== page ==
Saturday, March 18, 2017

Feud: The Other Woman Review



FEUD: THE OTHER WOMAN

One of my colleagues, Kristen Lopez of Journeys in Classic Film, made a witty but truthful tweet about The Other Woman, the second episode of Feud: Bette and Joan.

"This episode of Feud should have been called "Every woman wanted to screw Robert Aldrich". Oh, Ryan Murphy..."

We do seem to have a lot of women going after our schlubby journeyman director on this episode, but The Other Woman isn't about a mistress.  It certainly isn't Feud creator Ryan Murphy working out his own sexual fantasies.  It's about how insecurity and manipulation drove an unnecessary wedge between two women who looked like they were about to bury the hatchet.  It lends a bit of tragedy to Feud, making us wonder what would have happened if they had been allowed to use their talents, rather than their bitterness, to create.

Joan Crawford (Jessica Lange) finds a fan in a starlet (Kenzie Dalton) about to make her debut on What Ever Happened to Baby Jane?  However, when the starlet makes the fatal mistake of saying that an autograph is for 'her grandmother' who has loved Crawford 'since she was a kid', it's enough to irk Crawford's vanity and insecurity about her director, Robert Aldrich (Alfred Molina).  She convinces her costar/rival Bette Davis (Susan Sarandon) that the starlet has to go.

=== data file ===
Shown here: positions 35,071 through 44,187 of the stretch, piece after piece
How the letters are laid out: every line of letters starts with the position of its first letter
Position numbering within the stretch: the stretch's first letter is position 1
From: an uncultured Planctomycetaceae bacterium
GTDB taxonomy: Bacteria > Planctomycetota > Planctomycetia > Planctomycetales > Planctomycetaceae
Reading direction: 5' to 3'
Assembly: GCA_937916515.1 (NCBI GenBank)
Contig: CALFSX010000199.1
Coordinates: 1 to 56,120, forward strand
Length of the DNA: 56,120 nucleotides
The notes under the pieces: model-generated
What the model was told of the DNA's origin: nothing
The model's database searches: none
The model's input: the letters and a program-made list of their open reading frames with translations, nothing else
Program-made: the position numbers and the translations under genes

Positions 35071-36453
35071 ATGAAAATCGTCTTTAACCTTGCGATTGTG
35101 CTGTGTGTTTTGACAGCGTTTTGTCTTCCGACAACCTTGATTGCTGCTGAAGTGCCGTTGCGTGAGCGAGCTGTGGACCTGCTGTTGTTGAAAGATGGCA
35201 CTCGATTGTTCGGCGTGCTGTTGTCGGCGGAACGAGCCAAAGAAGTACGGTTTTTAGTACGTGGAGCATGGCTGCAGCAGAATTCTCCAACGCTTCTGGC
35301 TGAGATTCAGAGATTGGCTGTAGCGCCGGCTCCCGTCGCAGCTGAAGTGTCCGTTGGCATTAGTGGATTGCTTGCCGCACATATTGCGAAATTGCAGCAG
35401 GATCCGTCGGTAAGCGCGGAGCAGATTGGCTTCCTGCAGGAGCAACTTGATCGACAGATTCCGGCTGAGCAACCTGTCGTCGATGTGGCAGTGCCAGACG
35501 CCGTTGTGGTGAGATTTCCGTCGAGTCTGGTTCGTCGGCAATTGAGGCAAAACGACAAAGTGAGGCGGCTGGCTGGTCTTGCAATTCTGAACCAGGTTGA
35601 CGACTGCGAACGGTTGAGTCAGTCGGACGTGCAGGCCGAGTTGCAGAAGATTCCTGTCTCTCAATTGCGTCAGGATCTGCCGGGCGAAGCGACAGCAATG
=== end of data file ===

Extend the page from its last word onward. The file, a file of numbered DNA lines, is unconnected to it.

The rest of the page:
Go she does, much to the delight of Crawford and Davis, who now are actually pretty chummy.  Aldrich feels emasculated before the crew and rest of cast, determined to not let these two rule his film.  Unwittingly eager to help is Warner Brothers head Jack Warner (Stanley Tucci) who wants Aldrich to play one off the other to make their hatred burn up the screen.  Aldrich is a bit conflicted, especially when Aldrich's long-suffering wife makes it clear that manipulating them is a cruel act, especially when they're getting along.

Aldrich's conflict ends quickly, when he feeds a false blind item to gossip columnist Hedda Hopper (Judy Davis), claiming Davis said Crawford uses falsies.  The blind item both horrifies and enrages Crawford to where she interrupts a take of Davis' performance and threatens to drop out.  Davis denies she said anything but thinks Crawford is going overboard in her Lady Innocent routine.  To get back at Davis, Crawford deliberately says spiteful things about Davis to Hopper's rival, Louella Parsons.